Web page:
Think your organization can tell the difference between good marketing content and great content? Only 36 percent of B2B marketers surveyed in 2014 by the Content Marketing Institute said they were effective at content marketing. To help increase its effectiveness, marketing experts suggest improving content measurement methods. White papers, brochures and blogs get the message out. Analytics illustrates a richer story. Robert Rose is the Chief Strategy Officer for the Content Marketing Institute and a senior contributing consultant for Digital Clarity Group. Robert’s highly anticipated second book – Experiences: The Seventh Era of Marketing is now available. His first book, Managing Content Marketing, spent two weeks as a top ten marketing book on Amazon.com and is generally considered to be the “owner’s manual” of the Content Marketing process. Robert is also the co-host of the podcast PNR’s This Old Marketing, the Number 1 podcast as reviewed by MarketingPodcasts.com We sat down with Robert to discuss the importance of transforming content into digital and the best ways to optimize value from analyzing that content. OpenText: With the world migrating towards a digital-first approach, talk about the importance of content-driven experiences. How should marketing, and other departments, optimize their operations to gain the most value of their digital assets? Robert Rose: The real trend is that content-driven experiences are the differentiation of the entire business these days. Whether you look at this as a layer of product development, an element of marketing – or the new way that you handle customer service, consumers now expect a better experience at any part of their particular journey. This means that marketing – and the development of content-driven experiences – must stretch across the entire customer journey. So, this inherently means that the business has to evolve “content” as a strategic asset.  It can simply no longer be just a byproduct of what people produce as part of their jobs – but must be cohesively created, managed, published, optimized and measured as a function in the business. And, in order to do that – the organization’s first step is to actually look at each of those tasks as a recognized function in the business. It must have actual organization, real responsibility, budget and measurability. OpenText: The intersection of digital content, cloud delivery and Big Data analysis seems like the next step for so many organizations. What recommendations can you give to decision makers in their quest for a digital content supply chain? Robert Rose: The key is to simplify. A great content-as-supply-chain process should actually reduce the amount of content being produced, but optimize its quality and efficacy. This means, ultimately, that the data it produces becomes higher quality and get be used to derive better meaning, and thus greater insight into how to improve the experiences being created.  The classic mistake that most businesses make is they create content in order to facilitate the sales, marketing and service of products – and then simply can’t keep up with the cadence that the product/service requires. Instead, they need to start with the customer, and the experience they’re trying to deliver – then work backwards to see how content can be created to build that experience. OpenText: There are many organizations that are successful in transforming their content and measuring its effectiveness. What are you top favorites and what made them so successful? Robert Rose: I think my current favorite is what Motorola Solutions has done by integrating technology and marketing into one common department. Eduardo Conrado is the Chief Innovation Officer (and wrote the introduction to my newest book). He recognized as the head of marketing and IT that both were truly focused on the same goal; creating a more compelling customer experience. So, he merged both of them together so that they work together. As he says, this really does create an environment where “technology can help you get closer to the customer.” For more insight, Robert’s strategy whitepaper entitled, The Marketing Transformation: From Managing Campaigns to Orchestrating Experiences can be found at OpenText.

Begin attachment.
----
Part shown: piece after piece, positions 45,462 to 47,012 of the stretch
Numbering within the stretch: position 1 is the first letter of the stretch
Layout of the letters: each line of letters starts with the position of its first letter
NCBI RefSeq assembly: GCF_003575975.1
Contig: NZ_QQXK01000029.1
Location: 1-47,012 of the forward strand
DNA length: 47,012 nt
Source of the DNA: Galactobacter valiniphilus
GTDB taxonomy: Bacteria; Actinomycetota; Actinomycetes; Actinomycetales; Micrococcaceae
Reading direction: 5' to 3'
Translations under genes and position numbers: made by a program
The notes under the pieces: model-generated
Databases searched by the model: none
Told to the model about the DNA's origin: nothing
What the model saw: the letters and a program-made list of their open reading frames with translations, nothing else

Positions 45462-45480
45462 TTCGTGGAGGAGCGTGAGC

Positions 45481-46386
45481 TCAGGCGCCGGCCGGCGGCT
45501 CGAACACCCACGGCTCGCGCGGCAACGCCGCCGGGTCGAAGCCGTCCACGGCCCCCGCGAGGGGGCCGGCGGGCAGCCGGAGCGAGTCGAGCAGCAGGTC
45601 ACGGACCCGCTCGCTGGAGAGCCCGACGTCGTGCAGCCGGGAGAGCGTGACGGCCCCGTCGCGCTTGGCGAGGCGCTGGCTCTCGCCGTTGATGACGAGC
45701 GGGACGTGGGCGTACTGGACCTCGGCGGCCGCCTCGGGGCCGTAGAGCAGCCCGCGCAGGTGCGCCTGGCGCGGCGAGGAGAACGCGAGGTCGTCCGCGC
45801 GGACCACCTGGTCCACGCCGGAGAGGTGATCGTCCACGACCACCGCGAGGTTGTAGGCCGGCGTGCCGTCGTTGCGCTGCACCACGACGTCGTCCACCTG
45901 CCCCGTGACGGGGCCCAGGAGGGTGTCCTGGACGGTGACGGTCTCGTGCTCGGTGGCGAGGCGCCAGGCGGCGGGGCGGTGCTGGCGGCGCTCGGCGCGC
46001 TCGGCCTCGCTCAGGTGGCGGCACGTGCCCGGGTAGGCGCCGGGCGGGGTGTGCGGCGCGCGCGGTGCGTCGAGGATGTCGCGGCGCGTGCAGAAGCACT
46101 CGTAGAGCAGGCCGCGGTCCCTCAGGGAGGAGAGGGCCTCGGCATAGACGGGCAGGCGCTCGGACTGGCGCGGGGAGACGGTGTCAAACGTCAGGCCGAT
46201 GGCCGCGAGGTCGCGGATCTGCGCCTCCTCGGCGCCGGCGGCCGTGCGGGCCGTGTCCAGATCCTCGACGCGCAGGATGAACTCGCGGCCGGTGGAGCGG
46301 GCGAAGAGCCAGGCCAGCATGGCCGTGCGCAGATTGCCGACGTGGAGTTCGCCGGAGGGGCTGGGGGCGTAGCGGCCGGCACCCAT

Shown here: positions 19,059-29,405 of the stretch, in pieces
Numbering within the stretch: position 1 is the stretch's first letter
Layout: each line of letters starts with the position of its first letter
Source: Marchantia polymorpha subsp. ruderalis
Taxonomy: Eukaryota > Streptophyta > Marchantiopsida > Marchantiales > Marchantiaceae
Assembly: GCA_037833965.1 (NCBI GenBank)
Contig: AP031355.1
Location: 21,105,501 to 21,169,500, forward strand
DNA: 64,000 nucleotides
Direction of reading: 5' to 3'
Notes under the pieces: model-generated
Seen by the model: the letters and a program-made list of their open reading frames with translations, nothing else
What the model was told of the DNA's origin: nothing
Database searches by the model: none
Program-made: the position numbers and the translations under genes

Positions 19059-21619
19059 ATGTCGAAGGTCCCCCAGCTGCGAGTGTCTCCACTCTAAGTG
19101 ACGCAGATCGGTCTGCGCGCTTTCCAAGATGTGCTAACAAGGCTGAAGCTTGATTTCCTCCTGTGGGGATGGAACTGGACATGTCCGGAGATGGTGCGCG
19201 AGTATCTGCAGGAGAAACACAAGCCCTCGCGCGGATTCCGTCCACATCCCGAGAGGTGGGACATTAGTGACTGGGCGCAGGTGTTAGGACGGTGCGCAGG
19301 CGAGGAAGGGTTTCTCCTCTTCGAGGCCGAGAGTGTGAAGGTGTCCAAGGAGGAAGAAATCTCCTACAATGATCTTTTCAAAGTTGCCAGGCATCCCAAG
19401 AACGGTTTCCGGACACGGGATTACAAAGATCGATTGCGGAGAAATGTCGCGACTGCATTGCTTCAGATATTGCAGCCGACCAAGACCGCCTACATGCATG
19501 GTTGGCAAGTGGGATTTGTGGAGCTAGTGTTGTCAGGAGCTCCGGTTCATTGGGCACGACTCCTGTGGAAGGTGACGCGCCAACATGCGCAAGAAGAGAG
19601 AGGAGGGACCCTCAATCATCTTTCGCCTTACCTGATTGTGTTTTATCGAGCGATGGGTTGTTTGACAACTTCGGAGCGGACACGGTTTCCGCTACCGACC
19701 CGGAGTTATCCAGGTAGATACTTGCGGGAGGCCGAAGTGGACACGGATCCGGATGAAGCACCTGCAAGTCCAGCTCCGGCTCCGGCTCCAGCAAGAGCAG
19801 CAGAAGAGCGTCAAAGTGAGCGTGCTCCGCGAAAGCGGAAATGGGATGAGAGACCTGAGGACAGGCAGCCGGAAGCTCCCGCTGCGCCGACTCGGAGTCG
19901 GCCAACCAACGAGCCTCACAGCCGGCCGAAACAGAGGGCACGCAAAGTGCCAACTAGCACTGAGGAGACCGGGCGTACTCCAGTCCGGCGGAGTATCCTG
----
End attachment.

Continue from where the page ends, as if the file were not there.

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Opening iHub Examples in Analytics Designer